The City Council has no say in whether the mayor gives the new Schenectady finance commissioner a hiring bonus.
Mayor Gary McCarthy told the council Monday that it could not stop him from offering a $4,000 bonus to Deborah DeGenova, who was most recently an assistant director in the Bureau of Debt Management in the state Comptroller’s Office.
On Monday, she became Schenectady’s finance commissioner — presumably with a $4,000 check.
The council delayed a vote on the matter last week for lack of enough favorable votes. Councilman Vince Riggi said he planned to vote no, and with councilwomen Denise Brucker and Barbara Blanchard not present, the measure would have failed.
McCarthy hired DeGenova anyway.
“The role of the council is to determine the budget. I’m looking to live within the budget,” he told the council at its committee meeting Monday.
He said their only decision was whether to add the position of assistant finance commissioner. Information about DeGenova’s pay was simply offered for transparency, not for their approval, he said.
Council President Margaret King said she agreed with McCarthy’s view.
“It’s his prerogative to do hiring,” she said, adding that although he had also restructured the finance department to afford the hiring bonus and other changes, the total budgeted amount for the department had not increased.
“Money’s not being moved between departments,” he said.
But for some, there are big raises in the offing.
Councilman Carl Erikson noted that the mayor was also planning to promote two other employees, to handle finance, housing matters and oversee issues relating to the Americans with Disabilities Act.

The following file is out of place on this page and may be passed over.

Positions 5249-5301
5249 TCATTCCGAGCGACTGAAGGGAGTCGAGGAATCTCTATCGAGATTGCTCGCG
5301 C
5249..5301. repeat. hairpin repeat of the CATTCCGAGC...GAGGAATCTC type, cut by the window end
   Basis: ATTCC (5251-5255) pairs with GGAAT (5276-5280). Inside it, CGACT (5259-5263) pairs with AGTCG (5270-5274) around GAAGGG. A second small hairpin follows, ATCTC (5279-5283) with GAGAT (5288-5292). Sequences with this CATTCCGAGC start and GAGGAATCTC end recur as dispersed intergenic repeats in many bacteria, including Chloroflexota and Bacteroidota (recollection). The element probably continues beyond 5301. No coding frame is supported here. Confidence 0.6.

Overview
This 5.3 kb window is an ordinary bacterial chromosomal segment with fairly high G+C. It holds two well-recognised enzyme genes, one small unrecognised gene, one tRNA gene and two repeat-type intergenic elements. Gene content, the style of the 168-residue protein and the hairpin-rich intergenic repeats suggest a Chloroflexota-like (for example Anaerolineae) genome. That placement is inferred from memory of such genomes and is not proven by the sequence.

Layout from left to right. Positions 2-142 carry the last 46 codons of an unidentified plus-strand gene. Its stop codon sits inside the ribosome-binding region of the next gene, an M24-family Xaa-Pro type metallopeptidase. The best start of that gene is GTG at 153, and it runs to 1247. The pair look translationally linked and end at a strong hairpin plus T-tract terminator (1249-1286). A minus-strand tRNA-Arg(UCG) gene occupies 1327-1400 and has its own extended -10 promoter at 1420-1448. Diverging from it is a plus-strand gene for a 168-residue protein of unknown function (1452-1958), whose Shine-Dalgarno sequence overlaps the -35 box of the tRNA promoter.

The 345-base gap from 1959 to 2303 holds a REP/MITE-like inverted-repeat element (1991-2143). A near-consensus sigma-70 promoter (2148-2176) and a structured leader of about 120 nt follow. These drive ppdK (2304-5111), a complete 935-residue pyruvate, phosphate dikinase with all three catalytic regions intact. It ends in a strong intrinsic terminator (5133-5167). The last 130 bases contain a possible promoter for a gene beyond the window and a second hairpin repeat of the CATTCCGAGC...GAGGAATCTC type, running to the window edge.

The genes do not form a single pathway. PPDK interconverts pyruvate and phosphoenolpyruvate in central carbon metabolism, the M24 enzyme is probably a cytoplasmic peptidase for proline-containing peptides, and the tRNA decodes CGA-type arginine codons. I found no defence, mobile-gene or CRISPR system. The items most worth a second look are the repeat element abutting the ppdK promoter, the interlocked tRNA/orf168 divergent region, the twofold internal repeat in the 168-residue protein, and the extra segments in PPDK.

In essence, the fair housing coordinator is being promoted to oversee all housing matters, a position that requires passing a test. The housing coordinator is being promoted to assistant finance commissioner.
“A lot of this is his prerogative to shuffle people around,” Erikson said. “The only concern I have is there are several individuals getting significant pay jumps with this shuffling.”
He said that wasn’t fair.
“We’ve told the employees they can’t have raises,” he said.
Councilwoman Leesa Perazzo quickly objected to the word “raises.”
“Someone may be moving into another position that gets a higher salary. That’s not getting a raise,” she said. “These are different jobs and different duties.”
But Erikson said the employees had now been “shuffled” twice in a year, each time to positions with a higher salary.
“That is a significant increase most people wouldn’t see in getting a promotion or taking new responsibilities, especially in a tough economy,” he said.
McCarthy argued that moving his workers around was better than hiring new people to fill new positions. This way, he said, City Hall does more without adding staff.
And, he said, they would earn their money.
“I expect big things from some of these people,” he said. “We still have a 9 to 5 culture here in City Hall. Very rarely are the lights on at 8 o’clock, 9 o’clock. That, over time, will change.”
Erikson eventually dropped his objections, noting that McCarthy had managed to reorganize the budget without spending more than the council had previously approved.
“At the end of the day, it doesn’t change the budget,” he said.